Each step was a struggle against the cold
discomfort of the sled jerking forward
into our ankles as we towed each other
home on winter nights
along the snow-packed streets. Car lights
lit the white stripes on our red snow pants
stuffed into flopping black arctics
their metal latches locked in ice.
"The Pines" belonged to my brothers
and me and every kid who lived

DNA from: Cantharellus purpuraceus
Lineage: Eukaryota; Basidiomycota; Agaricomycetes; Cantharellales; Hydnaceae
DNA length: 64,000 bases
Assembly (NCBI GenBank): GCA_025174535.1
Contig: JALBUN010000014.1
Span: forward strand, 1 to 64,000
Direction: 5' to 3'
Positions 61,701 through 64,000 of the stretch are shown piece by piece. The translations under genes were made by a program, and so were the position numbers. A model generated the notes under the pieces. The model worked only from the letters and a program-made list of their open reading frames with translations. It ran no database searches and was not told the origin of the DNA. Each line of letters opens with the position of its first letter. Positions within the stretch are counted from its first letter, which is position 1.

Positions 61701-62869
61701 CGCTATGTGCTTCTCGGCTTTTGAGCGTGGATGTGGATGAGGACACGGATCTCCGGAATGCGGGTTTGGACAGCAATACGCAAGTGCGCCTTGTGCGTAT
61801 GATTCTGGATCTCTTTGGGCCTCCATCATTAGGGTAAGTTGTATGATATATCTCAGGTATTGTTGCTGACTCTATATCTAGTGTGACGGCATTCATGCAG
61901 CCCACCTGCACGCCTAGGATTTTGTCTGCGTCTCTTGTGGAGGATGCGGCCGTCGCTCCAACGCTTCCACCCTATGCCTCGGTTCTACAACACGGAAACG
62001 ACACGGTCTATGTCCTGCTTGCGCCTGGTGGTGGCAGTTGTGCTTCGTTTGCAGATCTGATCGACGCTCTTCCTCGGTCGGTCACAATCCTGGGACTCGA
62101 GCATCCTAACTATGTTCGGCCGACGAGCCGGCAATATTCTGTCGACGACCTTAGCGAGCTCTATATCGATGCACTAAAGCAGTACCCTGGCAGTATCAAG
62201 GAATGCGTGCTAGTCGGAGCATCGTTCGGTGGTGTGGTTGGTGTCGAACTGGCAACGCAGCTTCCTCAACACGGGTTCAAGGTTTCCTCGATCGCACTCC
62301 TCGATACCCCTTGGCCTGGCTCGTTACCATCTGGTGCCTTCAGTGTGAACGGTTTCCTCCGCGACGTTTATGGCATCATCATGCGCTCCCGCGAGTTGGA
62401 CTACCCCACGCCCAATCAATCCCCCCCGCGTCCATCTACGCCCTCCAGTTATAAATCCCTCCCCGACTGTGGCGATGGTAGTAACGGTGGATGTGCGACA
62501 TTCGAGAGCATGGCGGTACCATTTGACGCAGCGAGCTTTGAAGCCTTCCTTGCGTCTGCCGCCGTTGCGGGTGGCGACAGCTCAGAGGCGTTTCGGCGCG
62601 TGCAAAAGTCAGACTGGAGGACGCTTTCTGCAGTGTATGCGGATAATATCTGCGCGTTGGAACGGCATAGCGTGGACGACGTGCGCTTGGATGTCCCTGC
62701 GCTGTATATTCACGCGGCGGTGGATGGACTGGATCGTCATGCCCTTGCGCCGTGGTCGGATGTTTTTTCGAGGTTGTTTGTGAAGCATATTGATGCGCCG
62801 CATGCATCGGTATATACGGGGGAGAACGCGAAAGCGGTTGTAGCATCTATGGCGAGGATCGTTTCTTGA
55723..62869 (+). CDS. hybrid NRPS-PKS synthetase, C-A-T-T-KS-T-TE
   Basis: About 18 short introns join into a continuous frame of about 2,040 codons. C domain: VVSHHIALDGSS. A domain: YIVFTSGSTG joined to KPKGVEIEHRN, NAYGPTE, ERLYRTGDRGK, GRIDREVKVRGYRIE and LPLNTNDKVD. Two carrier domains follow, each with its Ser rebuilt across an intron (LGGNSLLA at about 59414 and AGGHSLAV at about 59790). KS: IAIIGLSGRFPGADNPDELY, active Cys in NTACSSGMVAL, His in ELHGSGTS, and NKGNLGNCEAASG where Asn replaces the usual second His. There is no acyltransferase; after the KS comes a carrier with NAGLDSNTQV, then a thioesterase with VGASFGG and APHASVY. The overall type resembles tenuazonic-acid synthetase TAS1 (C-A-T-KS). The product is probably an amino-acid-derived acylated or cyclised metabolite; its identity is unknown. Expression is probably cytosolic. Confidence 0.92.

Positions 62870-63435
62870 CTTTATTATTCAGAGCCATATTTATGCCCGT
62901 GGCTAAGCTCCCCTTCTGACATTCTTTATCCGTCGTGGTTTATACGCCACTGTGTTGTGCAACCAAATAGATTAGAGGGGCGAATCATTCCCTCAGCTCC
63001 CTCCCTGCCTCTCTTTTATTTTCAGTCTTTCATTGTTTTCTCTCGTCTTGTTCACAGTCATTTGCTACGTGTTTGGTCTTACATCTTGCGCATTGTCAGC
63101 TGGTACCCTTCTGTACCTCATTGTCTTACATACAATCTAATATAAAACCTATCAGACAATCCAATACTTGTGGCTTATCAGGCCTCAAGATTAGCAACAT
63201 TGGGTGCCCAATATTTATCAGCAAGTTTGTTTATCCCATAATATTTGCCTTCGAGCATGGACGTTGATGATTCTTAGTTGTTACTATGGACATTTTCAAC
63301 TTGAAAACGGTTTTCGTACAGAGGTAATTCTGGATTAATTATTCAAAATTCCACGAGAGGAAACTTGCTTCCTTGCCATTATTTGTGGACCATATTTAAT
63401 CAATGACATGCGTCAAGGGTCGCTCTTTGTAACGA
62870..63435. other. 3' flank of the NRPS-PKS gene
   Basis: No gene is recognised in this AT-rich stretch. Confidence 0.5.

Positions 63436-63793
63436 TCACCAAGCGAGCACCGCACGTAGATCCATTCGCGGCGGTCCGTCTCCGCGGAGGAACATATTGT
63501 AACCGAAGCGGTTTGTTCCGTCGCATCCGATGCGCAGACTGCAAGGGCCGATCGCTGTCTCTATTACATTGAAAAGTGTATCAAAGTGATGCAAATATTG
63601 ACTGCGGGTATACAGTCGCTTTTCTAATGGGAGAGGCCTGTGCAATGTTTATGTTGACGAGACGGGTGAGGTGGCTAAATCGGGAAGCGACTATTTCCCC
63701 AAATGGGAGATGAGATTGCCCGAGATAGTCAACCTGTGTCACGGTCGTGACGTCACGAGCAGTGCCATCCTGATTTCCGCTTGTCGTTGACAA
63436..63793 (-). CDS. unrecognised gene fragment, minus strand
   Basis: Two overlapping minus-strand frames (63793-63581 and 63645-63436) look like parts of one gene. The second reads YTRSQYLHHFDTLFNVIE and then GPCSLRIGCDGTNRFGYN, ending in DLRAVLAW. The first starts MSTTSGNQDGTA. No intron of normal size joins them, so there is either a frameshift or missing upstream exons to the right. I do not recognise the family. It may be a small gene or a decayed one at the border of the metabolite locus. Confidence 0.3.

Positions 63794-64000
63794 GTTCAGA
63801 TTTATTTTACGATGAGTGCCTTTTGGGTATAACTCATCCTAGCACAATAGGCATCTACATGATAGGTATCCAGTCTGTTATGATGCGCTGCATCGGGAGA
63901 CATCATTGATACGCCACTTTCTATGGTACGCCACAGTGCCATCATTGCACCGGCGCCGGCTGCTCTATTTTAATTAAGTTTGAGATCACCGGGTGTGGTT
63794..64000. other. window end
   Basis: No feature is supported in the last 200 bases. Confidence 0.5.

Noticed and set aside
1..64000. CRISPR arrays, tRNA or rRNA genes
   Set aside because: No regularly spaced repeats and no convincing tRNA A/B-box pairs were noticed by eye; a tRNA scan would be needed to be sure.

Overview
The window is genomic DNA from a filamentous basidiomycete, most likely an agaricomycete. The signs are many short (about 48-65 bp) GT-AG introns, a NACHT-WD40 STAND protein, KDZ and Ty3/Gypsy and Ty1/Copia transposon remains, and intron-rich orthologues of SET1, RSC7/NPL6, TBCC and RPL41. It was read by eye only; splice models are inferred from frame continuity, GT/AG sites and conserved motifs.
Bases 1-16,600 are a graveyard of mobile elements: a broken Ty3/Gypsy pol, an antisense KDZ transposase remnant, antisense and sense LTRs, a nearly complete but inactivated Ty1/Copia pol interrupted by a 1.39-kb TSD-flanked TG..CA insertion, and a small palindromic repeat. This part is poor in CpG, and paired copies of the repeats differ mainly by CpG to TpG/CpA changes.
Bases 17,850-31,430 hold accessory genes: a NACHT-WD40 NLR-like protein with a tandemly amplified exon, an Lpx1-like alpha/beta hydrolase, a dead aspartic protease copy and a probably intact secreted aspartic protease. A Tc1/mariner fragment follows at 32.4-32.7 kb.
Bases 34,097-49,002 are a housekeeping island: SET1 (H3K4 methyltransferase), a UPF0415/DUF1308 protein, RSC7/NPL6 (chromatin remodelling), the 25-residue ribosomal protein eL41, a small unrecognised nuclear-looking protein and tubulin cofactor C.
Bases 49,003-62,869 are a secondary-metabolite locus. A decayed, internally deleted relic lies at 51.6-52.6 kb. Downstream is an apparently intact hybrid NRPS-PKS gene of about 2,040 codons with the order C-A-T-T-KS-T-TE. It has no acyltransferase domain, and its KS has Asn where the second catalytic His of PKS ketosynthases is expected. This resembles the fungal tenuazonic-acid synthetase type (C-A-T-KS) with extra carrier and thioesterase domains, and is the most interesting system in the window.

near that wooded slope rising from the field
where the Jenks's barn once stood.
From the base we could see
up the narrow chute, a white gash,
to the top and the water tower,
its silver head high above the trees.
We raced, then, one by one,
or piled two and three to a sled
bouncing off mounds, daring side trails,
other sledders close behind.
At the bottom we dug out from under
wet wool, arms, legs, metal runners,
half buried and tossed,
our order lost beneath the snow.
(c) Copyright 2000. The Christian Science Publishing Society